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Mexico

  1. Liquid Nitrogen Pool Party Poisons Nine in Mexico, Leaves One Victim Comatose

    With summer coming, it's a good idea to remember that pouring liquid nitrogen into a pool might look cool, but is ultimately a terrible idea.

    For no doubt the first time ever, a bad decision was made a pool party sponsored by Jagermeister. I know, I'm as shocked as you are. This bad call, though, went beyond the standard ill-starred hookup or barf-inducing round of Jager Bombs as organizers poured liquid nitrogen into the swimming pool. While this produced the desired 'smoke on the water' effect organizers were seeking, it also had an unintended consequence, creating a cloud of nitrogen gas that asphyxiated party goers and left several hospitalized, including a 21-year-old man who remains in a coma.

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  2. Meet Morris, The Adorable Cat Running for Mayor of Xalapa, Mexico

    His campaign promise: "To rest and to frolic."

    Two students in the Xalapa, Mexico were frustrated by a seemingly endless stream of politicians lying and failing to fulfill campaign promises. In protest, they nominated a black-and-white cat named Morris to run for mayor. Election Day is July 7th, and so far this has gone about as well as you might expect.

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  3. Apple’s Lost the Ability to Sell Under the iPhone Name in Mexico Thanks to Fight They Picked

    Part of the whole trademark nonsense is the idea that they have to be aggressively enforced lest they be lost to the company that filed them. It's why a number of lawsuits are filed about brand names versus slightly similar brand names, and it's a mighty headache for small companies that get caught in the crossfire just because they happen to share a name in some way with a larger company or their product. This is the reasoning that saw Apple take on iFone, a Mexican telecommunications company. Unfortunately for Apple, they've lost in a big way and now won't be able to sell phones under the iPhone name in Mexico.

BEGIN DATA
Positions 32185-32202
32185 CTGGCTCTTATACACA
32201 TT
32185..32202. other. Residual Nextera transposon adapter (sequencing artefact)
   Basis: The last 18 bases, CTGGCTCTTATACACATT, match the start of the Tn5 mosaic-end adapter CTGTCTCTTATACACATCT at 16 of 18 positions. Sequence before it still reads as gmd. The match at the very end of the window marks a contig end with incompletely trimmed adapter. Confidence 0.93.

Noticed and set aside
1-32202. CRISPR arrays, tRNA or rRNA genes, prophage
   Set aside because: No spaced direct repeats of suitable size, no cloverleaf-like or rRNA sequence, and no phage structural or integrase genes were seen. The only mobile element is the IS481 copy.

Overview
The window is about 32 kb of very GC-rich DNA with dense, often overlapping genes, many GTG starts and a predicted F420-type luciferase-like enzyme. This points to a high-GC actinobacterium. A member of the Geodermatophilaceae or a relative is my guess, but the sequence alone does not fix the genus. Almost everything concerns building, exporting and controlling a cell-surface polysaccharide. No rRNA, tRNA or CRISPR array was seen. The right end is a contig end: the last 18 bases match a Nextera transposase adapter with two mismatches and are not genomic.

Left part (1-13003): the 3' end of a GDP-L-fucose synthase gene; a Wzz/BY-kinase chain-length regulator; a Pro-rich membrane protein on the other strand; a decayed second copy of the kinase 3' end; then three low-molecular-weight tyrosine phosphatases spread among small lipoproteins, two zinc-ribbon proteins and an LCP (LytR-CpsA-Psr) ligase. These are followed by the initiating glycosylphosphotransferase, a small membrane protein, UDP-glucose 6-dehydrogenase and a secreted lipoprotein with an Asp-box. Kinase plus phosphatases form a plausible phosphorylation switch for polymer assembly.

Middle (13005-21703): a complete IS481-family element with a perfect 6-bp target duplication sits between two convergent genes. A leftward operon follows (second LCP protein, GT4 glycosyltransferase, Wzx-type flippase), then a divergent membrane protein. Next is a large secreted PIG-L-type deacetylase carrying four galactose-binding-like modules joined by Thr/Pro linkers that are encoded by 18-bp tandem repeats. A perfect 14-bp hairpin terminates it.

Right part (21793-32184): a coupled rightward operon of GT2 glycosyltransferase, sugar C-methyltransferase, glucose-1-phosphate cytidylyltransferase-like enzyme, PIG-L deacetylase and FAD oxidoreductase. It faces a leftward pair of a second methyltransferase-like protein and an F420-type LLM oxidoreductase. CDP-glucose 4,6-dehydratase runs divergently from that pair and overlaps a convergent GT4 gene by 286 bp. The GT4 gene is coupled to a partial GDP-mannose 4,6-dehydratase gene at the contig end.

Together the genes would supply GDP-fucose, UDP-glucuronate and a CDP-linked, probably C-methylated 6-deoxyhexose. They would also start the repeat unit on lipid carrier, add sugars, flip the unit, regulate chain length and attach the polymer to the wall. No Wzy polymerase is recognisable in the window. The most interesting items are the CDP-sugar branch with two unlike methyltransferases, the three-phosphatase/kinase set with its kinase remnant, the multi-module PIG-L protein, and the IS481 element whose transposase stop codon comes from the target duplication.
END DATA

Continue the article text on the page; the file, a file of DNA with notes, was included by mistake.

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  4. Archaeologists find evidence of 2,500-year-old chocolate

    Curiouser and curiouser!

    Archeologists have long thought that cacao beans and pods were primarily used in pre-Columbian cultures to make an elite beverage, made by crushing up the beans and mixing them with liquids or allowing their pulp to ferment. But a recent discovery by Mexico's National Institute of Anthropology and History has shifted our understanding of the ancient food, suggesting that the historical plant might have actually been used as a sauce or condiment much earlier than previously thought.

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  5. Japanese Businessmen Dance Their Way Across Mexico [Video]

    The latest music video from former mixed martial artist Genki Sudo and his musical project WORLD ORDER is as visually surreal as it is catchy. In it, a troupe of seven well-dressed Japanese men dance their away across Mexico. Though, "dancing" really doesn't give credit to the tightly choreographed moves and the physical endurance of the men involved. Together, the group creates a series of strange, wonderful images -- without, it appears, the aid of CGI. Watch it, you won't regret it.

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  6. Mexican Twitter Users Face 30 Years in Jail for "Tweet Terrorism"

    According to the UK Guardian, two people have been arrested in Mexico for spreading incorrect information over the Twitter messaging service. Local officials intend to prosecute the accused man and woman under the country's terrorism laws, meaning the pair could face up to 30 years in prison. The arrests stemmed from rumors of a school in Veracruz being stormed by gunmen which were tweeted by school teacher Gilberto Martinez Vera and radio personality Maria de Jesus Bravo Pagola. These rumors were taken as fact by a nervous populous, and led to a reported 26 car accidents as concerned parents rushed to schools in order to protect their children from imaginary dangers. Emergency phonelines apparently became paralyzed under the sheer bulk of calls concerning the false gunmen. What's still unclear where the rumors originated from.